Alternatives to using long-term opioids for CNCP include cognitive-behavioral therapy, graded exercise, spinal manipulation, and interdisciplinary rehabilitation. “If CNCP persists, we can’t abandon these patients when they seek help,” says Dr. Franklin. “We need to use alternative treatments to more effectively relieve pain rather than continue to increase the use and dose of opioids.” He adds that physicians should also judiciously taper patients off opioids after they have been using higher doses for long periods of time, particularly if they have experienced an overdose event or if there is no evidence that pain and function have substantially improved while on opioids.

A Call to Action

The AAN position paper calls for primary care providers (PCPs) to refer chronic pain patients to specialists if they are taking high daily doses of opioids. “Opioid therapy should be part of a multifaceted approach to pain management,” says Dr. Franklin. “PCPs are often at the forefront, but using a collaborative care model can improve efforts to reduce opioid-related ED visits and hospitalizations. There needs to be active engagement within the community to ensure that opioids are being used appropriately.”

Dr. Frankin says that several approaches may further help PCPs with the appropriate use of opioids, including the integration of best practices into electronic health records, use of pharmacist co-management, and more widespread use of specialty consults via telehealth. “Time will tell if these types of interventions can improve how clinicians use opioids to manage pain,” he says. “In the meantime, physicians can refer to the AAN position paper to find information on the best practices for opioid use in patients with CNCP. There are many tools available, but the key is to get physicians to integrate them into their daily practice.”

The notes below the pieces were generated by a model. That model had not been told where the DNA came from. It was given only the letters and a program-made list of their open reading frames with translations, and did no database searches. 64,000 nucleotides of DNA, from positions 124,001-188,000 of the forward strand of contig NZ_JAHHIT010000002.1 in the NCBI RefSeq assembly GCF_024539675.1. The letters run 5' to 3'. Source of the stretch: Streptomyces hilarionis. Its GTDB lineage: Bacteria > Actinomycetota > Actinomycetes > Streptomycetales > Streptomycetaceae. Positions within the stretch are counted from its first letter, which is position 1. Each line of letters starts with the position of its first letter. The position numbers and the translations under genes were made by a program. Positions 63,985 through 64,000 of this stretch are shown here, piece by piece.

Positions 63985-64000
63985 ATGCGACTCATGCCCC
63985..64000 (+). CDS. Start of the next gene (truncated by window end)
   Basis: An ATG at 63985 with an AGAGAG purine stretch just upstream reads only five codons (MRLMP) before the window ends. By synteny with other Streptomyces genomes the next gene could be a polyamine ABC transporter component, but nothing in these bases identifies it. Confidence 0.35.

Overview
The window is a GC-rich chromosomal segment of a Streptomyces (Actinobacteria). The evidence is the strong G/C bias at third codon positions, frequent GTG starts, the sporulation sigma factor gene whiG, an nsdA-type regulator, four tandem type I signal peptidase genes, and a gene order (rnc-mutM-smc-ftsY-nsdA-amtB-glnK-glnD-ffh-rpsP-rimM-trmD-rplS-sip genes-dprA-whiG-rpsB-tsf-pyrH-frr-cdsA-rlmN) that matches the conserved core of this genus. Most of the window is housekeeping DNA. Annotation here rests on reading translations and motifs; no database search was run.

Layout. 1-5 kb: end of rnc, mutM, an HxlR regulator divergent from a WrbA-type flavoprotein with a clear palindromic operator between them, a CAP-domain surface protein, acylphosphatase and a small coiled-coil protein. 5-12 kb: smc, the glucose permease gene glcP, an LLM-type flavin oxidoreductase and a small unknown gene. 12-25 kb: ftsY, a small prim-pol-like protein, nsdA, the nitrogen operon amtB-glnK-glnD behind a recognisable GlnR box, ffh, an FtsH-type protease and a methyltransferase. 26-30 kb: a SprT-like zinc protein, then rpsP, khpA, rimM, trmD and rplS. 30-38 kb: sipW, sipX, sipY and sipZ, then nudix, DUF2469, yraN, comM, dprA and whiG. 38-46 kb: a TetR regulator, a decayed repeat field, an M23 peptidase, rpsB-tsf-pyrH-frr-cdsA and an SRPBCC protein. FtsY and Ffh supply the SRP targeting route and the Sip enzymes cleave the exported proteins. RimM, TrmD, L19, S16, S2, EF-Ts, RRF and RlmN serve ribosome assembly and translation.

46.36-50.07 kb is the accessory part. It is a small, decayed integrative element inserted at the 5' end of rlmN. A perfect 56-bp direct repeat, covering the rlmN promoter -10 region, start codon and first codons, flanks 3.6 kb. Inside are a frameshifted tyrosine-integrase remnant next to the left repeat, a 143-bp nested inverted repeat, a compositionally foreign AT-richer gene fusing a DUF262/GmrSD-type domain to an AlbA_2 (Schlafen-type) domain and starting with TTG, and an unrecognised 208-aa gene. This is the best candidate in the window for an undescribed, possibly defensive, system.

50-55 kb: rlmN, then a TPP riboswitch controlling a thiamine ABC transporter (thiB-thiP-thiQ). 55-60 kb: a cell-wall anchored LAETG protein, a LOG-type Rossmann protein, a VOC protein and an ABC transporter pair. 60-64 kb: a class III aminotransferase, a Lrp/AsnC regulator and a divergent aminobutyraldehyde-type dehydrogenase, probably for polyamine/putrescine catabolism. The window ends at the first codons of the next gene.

Readings & Resources (click to view)

Franklin GM. Opioids for chronic noncancer pain: a position paper of the American Academy of Neurology. Neurology. 2014;83;1277-1284. Available at: http://www.neurology.org/content/83/14/1277.full.

Vital signs: overdoses of prescription opioid pain relievers: United States, 1999–2008. MMWR Morb Mortal Wkly Rep. 2011;60:1487–1492.

Chou R, Ballantyne JC, Fanciullo GJ, Fine PG, Miaskowski C. Research gaps on use of opioids for chronic noncancer pain: findings from a review of the evidence for an American Pain Society and American Academy of Pain Medicine clinical practice guideline. J Pain. 2009;10:147–159.

Dunn KM, Saunders KW, Rutter CM, et al. Opioid prescriptions for chronic pain and overdose: a cohort study. Ann Intern Med. 2010;152:85–92.

2 Comments

  1. I would give up my oxycodin I’m a heartbeat if they could find a cure for the daily nerve pain,migraines,and eposodic cluster headaches. After 5 years with out them I was ready to give up.

    Reply
  2. 10.01.2015
    As a neurologist with interest in headaches, I have read Dr. Franklin’s editorial in Neurology earlier this year and the opposing views by Dr. Stephen Nadeau in the same journal few months apart. Obviously the two neurologists belong to opposing camps, one somewhat narcophobic and the other more liberal, and my sympathies lies with the latter camp for the following reasons:
    Firstly, we learn by experience that pain is a miserable sensation that people want to avoid entirely even after a useful medication has been able to mitigate it for the most part.

    Secondly, opioids remained the safest and most effective remedy available to do the job. Thirdly, as indicated in the 2013 FDA response to the petition by PROP (physicians for responsible opioid prescribing) attribution of death to high dose opioid treatment is false and that there is no ceiling dose for opioid prescription; all depending on the patients’ response weather adverse or positive).

    Reply